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Uttar Pradesh is in deep power crisis

August 11, 2014 20:10 IST

Power crisis has deepened in Uttar Pradesh with closure of one more unit of Anpara thermal power project due to a technical snag, prompting Chief Secretary Alok Ranjan to ask officials to find a solution to meet electricity shortage in the state.

Generator transformer of unit number four of Anpara project having capacity of 500 mega watt developed snag yesterday after which it stopped power generation, UP Rajya Vidyut Utpadan Nigam Ltd Chairman and Managing Director Kamran Rizvi told PTI.

He said transformer of 500 MW five number unit of the same plant developed snag on July 9 and was being repaired by Bharat Heavy Electrical Limited at Bhopal.

Rizvi said it takes at least one month to get a generation transformer repaired.

The transformer which developed snag on July 9 is to become operational by August 14.

Due to closure of units, power generation has been reduced to 1,600 MW as against 2,500 to 3,000 MW in normal days, sources said.

While the power demand has shot to 13,000 MW due to sultry weather, supply has been limited to 10,000 MW, thus leaving a gap of nearly 3,000 MW.

Rostering is being undertaken across the state, including VIP areas, to balance supply availability.

Chief Secretary Alok Ranjan called and emergency meeting and directed that the damage caused should be repaired immediately.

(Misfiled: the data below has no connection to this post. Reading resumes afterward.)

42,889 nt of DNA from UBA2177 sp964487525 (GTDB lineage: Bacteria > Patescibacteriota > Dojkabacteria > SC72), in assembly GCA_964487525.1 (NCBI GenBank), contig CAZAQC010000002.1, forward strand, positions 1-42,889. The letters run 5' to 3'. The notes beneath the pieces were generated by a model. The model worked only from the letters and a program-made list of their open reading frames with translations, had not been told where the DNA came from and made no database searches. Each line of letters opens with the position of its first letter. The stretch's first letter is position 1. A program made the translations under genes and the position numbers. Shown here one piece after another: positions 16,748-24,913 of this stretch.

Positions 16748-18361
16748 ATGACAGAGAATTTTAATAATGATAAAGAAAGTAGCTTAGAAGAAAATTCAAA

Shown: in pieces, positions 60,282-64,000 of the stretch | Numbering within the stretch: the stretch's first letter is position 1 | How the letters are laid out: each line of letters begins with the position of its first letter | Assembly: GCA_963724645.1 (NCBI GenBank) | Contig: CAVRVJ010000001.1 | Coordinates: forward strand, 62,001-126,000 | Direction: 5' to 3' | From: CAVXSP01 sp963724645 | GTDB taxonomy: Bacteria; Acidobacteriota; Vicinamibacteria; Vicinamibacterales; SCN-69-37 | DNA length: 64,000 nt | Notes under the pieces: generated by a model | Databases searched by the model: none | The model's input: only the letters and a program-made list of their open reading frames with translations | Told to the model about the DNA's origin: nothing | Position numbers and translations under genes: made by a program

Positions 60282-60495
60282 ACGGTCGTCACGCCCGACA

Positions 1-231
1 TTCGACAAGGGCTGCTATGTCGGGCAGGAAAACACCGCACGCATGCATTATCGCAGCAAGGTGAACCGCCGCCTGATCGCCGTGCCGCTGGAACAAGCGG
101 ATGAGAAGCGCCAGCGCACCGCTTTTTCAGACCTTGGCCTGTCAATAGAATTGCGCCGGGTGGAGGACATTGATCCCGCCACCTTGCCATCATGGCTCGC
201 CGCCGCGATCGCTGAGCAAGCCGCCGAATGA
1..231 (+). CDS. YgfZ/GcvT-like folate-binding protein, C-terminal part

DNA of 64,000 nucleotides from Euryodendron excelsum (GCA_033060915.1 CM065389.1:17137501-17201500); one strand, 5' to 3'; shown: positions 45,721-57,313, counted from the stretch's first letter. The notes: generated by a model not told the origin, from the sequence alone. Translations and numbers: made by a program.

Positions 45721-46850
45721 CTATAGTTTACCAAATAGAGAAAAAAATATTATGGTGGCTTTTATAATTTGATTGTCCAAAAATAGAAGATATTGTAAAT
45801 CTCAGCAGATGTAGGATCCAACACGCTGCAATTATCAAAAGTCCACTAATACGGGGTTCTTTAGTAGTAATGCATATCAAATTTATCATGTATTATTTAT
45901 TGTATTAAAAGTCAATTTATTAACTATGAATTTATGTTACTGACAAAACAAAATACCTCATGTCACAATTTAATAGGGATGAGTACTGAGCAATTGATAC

He directed that find solution to meet shortage of power due to closure of the unit and said that he should be informed about the causes behind damage to two transformers within a month, an official statement said.

He said that a new generator should be procured from Damodar Valley Corporation within a month and the closed unit be made operational.

The UPPCL officials said arrangements were being made to tackle the situation and that the government would take 370 MW power from Jammu, Himachal Pradesh and Delhi under "banking power quota".

Besides, an additional 500 MW power was being purchased from energy exchange, they said adding this is being made available from Monday itself.

Meanwhile, All India Power Engineers Federation has raised questions over the government's claim of arranging additional power.

Its chairman Shailendra Dubey said as of now additional power was not available in any of the state in the country.

He termed the two incidents of snag in transformers as laxity on the part of the plant management and said the government's claim of being able to provide 24 hour power supply by 2016 was "hollow."

Dubey said the state needed more power projects for overcoming shortages.

The chairman said that at present three new projects at Bara, Lalitpur and Anpara were being installed.

Anpara D may get operational by the end of this year but will not be sufficient to meet power availability, he said.

He said if Bara and Lalitpur projects get operational by 2017 then it would add 5,000 MW to power generation.

"By 2017 the gap between demand and supply will reach 7,000 to 8,000 MW," he said.

Meanwhile, the UP BJP has blamed Akhilesh Yadav government for the deepening power crisis in the state.

"The manner in which units are closing one by one is an evidence of laxity on the part of the government," BJP state spokesman Vijay Bahadur Pathak said.

He alleged that power crisis was deepening due to lack in coordination between generation and distribution.

"Despite tall claims Akhilesh government has failed to resolve power crisis in the state," Pathak said.

He also demanded a probe into purchase and repair of transformers in the state. 

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